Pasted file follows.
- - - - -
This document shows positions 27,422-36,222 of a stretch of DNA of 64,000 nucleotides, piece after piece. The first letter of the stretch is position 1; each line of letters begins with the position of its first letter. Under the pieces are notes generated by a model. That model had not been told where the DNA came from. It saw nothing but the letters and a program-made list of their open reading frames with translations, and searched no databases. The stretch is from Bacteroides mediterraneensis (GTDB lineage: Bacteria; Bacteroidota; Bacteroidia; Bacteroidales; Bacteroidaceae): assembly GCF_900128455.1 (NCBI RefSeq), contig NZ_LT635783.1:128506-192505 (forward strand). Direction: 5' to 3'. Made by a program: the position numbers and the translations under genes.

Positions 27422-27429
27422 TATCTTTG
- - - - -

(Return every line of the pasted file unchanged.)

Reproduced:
This document shows positions 27,422-36,222 of a stretch of DNA of 64,000 nucleotides, piece after piece. The first letter of the stretch is position 1; each line of letters begins with the position of its first letter. Under the pieces are notes generated by a model. That model had not been told where the DNA came from. It saw nothing but the letters and a program-made list of their open reading frames with translations, and searched no databases. The stretch is from Bacteroides mediterraneensis (GTDB lineage: Bacteria; Bacteroidota; Bacteroidia; Bacteroidales; Bacteroidaceae): assembly GCF_900128455.1 (NCBI RefSeq), contig NZ_LT635783.1:128506-192505 (forward strand). Direction: 5' to 3'. Made by a program: the position numbers and the translations under genes.

Positions 27422-27429
27422 TATCTTTG